# ASLS vault: The Best NBA Teams since the merger

Posted on 06/18/2011 by

This here is a repost by request. It’s also a bonus post.
It’s a by request bonus post from the vault.
I’ll get something else out tomorrow. But for now? Enjoy.

Who’s  the best basketball team of all time?

This is a question that’s guaranteed to spark animated and passionate discussion among all fans of the NBA. The numbers tell us one thing but our heart argues another. But at the end of the day we are left with no clear and definitive answers. But with the tools at our disposal we might be able to change that.

In two earlier posts ( Measuring the Quality of Basketball in the NBA & Measuring the Quality of Basketball in the NBA Take 2: Adjusting for Pace), I took on the challenge of ranking the quality of basketball in the NBA. In this post my intent is to expand that analysis and take a first stab at ranking all the NBA teams since the merger.Remember satisfaction guaranteed or your money back.

First let’s review and update our previous analysis (I went back and rechecked all the numbers on this) and then we move on to the main event.

Calculating Pace in the NBA

To calculate pace  in the NBA we need to estimate the number of possesions per game in the NBA. In the world of Wins Produced (and really in the world of basketball) possession of the ball is currency and what you do with it is what determines whether you win or lose. To quote another sage: “Ball don’t Lie”. So for any truly comparative measure of true basketball productivity and quality (our value delivered) adjusting for the possessions (our spend) is critical.

How do we calculate the number of possessions?    Initially I used :

Possessions = .96 * (FGA − ORb + TO + (.44 * FTA)) (source)

But for this analysis I will use:

Possessions =FGA − ORb + TO + (.44 * FTA) which is the approximation Prof. Berri uses.

If we calculate possessions per game since 1978 (adjusting for overtimes) looks like this:

Or as a pretty chart:

So the pace of the NBA slowed significantly and at a consistent rate from 1978 (218.8 poss. a game) to a low of 181.8 poss a game in 1999 before picking back up to about 190 possession per game (95 per team) since. With this information we can now adjust  or quality measure accordingly.

Average Player Productivity &Pace Adjusted Quality in the NBA

The following Table contains (for every year since the merger):

• Team productivity per 48 minutes played based on simply adding the average production (ADJP48 click here for detail) for all 5 position (Center,Power Forward, Small Forward, Shooting Guard &Point Guard).
• Average Player Productivity which is Team Productivity per 48 divided by five.
• Average number of possessions per game
• Productivity per 200 possesions =  (Avg Player Productivity per Game (ADJP48)/Avg Number of Possessions per Game)*200

In table form this looks like:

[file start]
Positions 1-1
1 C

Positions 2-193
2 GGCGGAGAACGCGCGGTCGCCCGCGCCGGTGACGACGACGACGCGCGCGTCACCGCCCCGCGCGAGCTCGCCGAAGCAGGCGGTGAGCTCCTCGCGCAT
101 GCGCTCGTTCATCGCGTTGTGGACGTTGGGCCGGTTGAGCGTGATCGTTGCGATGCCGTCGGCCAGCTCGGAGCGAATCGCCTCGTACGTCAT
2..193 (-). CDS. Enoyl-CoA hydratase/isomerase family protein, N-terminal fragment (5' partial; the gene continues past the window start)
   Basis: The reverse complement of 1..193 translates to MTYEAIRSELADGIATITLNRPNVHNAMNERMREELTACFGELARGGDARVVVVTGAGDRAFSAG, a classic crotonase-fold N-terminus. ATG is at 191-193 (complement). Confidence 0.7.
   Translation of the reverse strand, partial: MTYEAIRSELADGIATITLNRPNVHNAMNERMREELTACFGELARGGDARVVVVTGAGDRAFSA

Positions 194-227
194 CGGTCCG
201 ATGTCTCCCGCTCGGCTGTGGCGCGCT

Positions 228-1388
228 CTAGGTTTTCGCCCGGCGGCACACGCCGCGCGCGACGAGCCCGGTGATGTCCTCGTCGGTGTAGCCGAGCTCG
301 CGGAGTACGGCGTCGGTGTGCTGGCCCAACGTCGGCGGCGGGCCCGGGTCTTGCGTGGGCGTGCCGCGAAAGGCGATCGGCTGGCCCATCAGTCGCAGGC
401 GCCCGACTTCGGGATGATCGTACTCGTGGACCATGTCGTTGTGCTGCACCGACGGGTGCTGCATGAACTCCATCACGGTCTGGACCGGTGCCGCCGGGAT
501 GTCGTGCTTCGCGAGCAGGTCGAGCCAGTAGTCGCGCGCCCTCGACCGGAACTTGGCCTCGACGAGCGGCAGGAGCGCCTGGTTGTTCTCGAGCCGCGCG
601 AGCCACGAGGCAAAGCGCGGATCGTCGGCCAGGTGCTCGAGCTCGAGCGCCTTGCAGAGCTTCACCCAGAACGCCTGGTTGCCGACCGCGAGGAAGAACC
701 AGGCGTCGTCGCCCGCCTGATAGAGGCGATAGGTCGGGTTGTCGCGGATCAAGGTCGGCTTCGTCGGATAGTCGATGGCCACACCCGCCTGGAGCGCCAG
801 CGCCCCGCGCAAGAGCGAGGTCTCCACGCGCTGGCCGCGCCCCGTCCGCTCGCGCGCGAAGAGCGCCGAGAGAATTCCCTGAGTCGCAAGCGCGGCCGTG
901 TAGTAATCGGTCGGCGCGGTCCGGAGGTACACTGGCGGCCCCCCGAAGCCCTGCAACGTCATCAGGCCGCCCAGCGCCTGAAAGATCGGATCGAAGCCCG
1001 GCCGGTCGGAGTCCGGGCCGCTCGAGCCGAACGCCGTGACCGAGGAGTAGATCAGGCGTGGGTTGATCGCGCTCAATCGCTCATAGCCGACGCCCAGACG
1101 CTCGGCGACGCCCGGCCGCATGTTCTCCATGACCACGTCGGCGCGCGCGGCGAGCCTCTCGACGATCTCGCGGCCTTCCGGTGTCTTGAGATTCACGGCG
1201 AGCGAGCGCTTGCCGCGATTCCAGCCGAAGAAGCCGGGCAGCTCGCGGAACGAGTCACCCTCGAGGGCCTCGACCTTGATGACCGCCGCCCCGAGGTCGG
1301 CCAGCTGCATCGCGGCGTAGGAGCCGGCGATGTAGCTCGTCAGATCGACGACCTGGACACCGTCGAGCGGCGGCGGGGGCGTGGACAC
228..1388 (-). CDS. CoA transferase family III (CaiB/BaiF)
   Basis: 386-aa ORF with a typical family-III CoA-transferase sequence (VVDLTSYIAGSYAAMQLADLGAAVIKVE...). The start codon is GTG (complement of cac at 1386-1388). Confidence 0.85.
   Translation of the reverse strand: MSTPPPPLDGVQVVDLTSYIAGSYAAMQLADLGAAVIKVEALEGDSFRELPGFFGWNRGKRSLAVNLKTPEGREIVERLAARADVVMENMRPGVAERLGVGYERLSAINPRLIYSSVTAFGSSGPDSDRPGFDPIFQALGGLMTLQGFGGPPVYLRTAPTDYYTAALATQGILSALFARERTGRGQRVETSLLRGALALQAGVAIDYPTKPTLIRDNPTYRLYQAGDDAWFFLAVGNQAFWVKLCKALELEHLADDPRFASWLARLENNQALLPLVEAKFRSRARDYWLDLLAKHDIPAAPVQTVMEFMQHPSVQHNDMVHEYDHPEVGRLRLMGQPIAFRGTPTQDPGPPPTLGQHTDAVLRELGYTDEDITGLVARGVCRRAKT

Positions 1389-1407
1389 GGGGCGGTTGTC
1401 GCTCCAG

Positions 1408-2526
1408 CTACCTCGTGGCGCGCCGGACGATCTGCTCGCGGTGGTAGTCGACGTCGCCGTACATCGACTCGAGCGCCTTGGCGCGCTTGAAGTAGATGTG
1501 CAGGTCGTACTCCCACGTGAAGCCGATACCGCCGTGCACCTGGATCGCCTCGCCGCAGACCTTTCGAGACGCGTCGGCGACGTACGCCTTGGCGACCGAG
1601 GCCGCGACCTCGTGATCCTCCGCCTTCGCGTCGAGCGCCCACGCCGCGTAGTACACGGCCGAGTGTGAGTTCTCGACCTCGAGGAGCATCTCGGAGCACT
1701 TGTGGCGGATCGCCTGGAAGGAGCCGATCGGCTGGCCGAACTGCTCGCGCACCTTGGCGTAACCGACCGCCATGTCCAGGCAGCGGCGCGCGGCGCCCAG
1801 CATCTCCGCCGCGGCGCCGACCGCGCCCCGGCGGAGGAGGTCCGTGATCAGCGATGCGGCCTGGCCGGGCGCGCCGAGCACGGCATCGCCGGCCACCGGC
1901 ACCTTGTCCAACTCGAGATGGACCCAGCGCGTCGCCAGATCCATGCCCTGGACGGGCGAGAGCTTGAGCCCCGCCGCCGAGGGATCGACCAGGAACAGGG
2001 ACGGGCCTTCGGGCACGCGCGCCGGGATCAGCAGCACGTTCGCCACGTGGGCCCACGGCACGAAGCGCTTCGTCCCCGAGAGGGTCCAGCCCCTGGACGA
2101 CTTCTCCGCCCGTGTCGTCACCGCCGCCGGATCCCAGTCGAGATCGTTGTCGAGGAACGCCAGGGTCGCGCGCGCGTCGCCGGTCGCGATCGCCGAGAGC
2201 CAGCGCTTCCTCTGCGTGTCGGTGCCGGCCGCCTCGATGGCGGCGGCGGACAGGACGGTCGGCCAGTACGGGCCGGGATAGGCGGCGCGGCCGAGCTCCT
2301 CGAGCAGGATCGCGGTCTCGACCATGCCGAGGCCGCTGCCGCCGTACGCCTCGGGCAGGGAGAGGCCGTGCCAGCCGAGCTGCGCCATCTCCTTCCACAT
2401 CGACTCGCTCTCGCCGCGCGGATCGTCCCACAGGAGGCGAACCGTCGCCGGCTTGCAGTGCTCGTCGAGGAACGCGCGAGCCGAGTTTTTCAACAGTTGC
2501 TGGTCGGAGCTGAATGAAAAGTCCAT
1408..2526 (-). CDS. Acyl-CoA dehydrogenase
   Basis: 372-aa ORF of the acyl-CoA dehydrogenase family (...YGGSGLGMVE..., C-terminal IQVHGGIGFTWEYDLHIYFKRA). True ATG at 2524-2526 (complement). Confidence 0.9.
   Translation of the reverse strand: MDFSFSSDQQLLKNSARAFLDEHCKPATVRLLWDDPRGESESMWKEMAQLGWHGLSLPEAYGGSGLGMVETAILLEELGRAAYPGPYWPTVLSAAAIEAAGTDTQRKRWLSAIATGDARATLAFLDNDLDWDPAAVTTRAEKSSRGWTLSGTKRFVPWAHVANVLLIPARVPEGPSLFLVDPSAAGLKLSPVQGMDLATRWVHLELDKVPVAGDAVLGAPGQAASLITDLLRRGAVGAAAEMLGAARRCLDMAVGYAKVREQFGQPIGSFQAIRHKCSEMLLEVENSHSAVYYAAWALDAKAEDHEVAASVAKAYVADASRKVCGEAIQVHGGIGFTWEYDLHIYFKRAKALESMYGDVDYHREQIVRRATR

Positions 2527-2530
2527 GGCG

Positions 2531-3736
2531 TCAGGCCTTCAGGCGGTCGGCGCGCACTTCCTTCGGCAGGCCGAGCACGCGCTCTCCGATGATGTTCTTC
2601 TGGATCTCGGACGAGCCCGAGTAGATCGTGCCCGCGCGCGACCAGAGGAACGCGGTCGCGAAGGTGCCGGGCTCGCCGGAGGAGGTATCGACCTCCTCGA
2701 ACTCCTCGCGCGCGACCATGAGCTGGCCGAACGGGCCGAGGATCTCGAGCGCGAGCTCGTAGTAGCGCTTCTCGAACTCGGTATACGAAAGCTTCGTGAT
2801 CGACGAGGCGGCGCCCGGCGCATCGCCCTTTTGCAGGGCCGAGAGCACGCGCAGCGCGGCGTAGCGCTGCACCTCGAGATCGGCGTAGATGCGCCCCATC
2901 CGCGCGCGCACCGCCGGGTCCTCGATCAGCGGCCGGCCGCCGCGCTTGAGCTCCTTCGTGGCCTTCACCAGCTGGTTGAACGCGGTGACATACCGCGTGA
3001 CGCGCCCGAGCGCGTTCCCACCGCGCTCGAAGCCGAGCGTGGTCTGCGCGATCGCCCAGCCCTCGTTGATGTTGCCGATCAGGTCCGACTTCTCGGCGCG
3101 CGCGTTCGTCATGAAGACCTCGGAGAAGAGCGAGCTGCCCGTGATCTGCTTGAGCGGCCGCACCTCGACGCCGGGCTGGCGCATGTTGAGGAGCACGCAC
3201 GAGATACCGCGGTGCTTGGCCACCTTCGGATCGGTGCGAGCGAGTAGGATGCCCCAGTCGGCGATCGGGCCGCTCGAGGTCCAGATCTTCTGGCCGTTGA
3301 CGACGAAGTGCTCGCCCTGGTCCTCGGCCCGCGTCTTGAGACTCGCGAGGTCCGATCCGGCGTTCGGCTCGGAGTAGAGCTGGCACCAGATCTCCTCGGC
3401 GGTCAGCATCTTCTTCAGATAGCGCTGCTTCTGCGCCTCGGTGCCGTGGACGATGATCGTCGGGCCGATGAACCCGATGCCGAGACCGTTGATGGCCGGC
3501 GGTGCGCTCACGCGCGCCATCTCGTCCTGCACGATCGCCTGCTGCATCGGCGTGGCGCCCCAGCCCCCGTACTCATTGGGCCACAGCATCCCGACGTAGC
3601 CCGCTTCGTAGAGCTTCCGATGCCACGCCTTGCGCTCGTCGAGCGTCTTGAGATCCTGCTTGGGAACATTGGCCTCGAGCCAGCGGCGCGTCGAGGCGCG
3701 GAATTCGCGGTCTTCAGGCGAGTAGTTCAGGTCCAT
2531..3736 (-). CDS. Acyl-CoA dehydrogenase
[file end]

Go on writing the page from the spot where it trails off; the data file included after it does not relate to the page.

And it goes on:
As graph it looks like:

So once we adjust for pace, we see that the league had a golden era from 1991 thru 1997 but the last three Years have actually been better for quality than anything in the data set. Now let use this to rank all the NBA teams since the merger.

Ranking the Teams:

I did the ranking the following way:

• I got the Wins Produced numbers for each team based on the Automated build from Andres Alvarez, Prof. Berri’s numbers as well as my own WORP (Wins over replacement player).
• Equivalent WP48 is the average of the three Win Produced Calculations divided by total games played (adjusted for ovetime)
• Avg win production is Team productivity per 48 minutes played based on simply adding the average production (ADJP48 click here for detail) for all 5 position (Center,Power Forward, Small Forward, Shooting Guard &Point Guard).
• Raw wins per game is Equivalent WP48 + Avg.Win Production -.100. This is the Raw wins generated by that team per 48 minutes played without accounting for the opponent.
• Pace adjusted Raw Wins per game adjust everything based on 200 possesions versus the average number of possessions for that season. So the 96 Bulls for example see their numbers increase by a factor 0f 200/187.595.
• Finally Adjusted wins calculates the amount of wins this team would be expected to have against the league average opponent since the merger ( who posts a raw win total of 1.981 pace adjustedraw wins per game). To illustrate, the 2009 Celtics generated 2.344 pace adjusted raw wins. So, (2.344 -1.981 +.500) * 82 =70.8 wins against the league avg. opponent since the merger.

Here’s the Top 30 regular season teams since the merger:

The Jordan/Rodman/Pippen Bulls dominate this list taking the top two slots. The 2008 Celtics place third and the 2009 Cavaliers get the dubious distinction of best team ever not to win it all (or even reach the finals). Some small consolation for the Cavs in that there are 11 teams on this list from the last three years (Boston,Cleveland,LA,Orlando twice Detroit, Portland, Utah once) and only three champions. Overall the top 30 contains only ten champions and Utah and Seattle get four appearances without a title. In fact, the overwhelming conclusion is that you can build an all-time team but you still have about a one in three chance to win it all.

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